This is an interesting problem, and one that has broad relevance. The answer revolves around the notion that this is not at its core a statistical question.
Given a large enough sample, any trivial difference in the speed of your algorithms can be found to be statistically significant at any desired level of statistical significance. (Note that this is only the case when there is a real difference in the speeds. See my answer here:Why does frequentist hypothesis testing become biased towards rejecting the null hypothesis with sufficiently large samples?)
However, as your question implies, at some level a small enough difference is effectively no practical difference. Thus the trick is to decide on a threshold for 'not large enough to care about' rather than to fob off the responsibility for decision onto a statistical routine.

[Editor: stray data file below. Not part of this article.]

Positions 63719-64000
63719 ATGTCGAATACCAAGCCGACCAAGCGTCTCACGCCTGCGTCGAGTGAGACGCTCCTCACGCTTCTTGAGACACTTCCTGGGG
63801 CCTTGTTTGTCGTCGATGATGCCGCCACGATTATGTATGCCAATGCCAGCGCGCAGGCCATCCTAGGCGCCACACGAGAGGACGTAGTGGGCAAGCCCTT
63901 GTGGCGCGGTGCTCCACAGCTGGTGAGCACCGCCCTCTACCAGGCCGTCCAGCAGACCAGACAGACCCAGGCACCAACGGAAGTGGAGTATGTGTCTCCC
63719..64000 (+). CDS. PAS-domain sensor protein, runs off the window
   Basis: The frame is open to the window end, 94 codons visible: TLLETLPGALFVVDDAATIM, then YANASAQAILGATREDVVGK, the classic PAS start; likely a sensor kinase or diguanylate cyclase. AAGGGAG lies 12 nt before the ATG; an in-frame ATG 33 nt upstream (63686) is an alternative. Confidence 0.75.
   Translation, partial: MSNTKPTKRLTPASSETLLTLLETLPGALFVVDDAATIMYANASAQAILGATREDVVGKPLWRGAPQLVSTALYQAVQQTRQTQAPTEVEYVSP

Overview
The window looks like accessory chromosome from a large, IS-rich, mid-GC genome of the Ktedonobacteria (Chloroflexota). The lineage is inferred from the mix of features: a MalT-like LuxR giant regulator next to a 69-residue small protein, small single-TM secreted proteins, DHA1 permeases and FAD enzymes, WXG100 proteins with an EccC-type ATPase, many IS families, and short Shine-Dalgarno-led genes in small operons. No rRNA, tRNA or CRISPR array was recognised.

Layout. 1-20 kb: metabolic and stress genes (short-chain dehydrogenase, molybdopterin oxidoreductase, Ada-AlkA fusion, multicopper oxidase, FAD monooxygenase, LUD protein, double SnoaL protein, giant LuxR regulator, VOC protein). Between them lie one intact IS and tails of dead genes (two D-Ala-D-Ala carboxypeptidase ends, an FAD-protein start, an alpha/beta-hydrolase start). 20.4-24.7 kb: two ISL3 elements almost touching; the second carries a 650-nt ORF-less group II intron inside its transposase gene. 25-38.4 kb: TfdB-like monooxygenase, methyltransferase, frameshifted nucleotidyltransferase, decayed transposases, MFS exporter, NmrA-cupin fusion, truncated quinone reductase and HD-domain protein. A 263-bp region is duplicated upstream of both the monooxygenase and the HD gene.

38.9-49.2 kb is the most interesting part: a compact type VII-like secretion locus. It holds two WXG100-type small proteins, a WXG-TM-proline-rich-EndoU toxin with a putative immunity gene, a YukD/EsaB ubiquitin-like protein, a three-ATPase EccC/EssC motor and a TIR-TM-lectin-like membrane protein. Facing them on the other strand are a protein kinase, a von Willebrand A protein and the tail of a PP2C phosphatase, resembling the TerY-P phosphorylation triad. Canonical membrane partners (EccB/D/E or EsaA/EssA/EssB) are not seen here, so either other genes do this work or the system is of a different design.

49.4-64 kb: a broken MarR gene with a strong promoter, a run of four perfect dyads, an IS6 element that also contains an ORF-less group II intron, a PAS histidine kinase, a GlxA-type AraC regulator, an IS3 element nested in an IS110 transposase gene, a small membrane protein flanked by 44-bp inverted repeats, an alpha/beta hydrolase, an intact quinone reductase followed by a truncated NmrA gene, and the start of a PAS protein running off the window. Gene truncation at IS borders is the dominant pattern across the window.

I suggest that you decide on either a fractional difference or maybe an absolute time difference for your threshold. Then make sure that your sample is large enough that the upper end of a confidence interval for the difference between the mean speeds does not cross that threshold. (What level should your confidence interval be? That depends on the consequences of the decision might be, so note that you do not have to use a 95% interval.)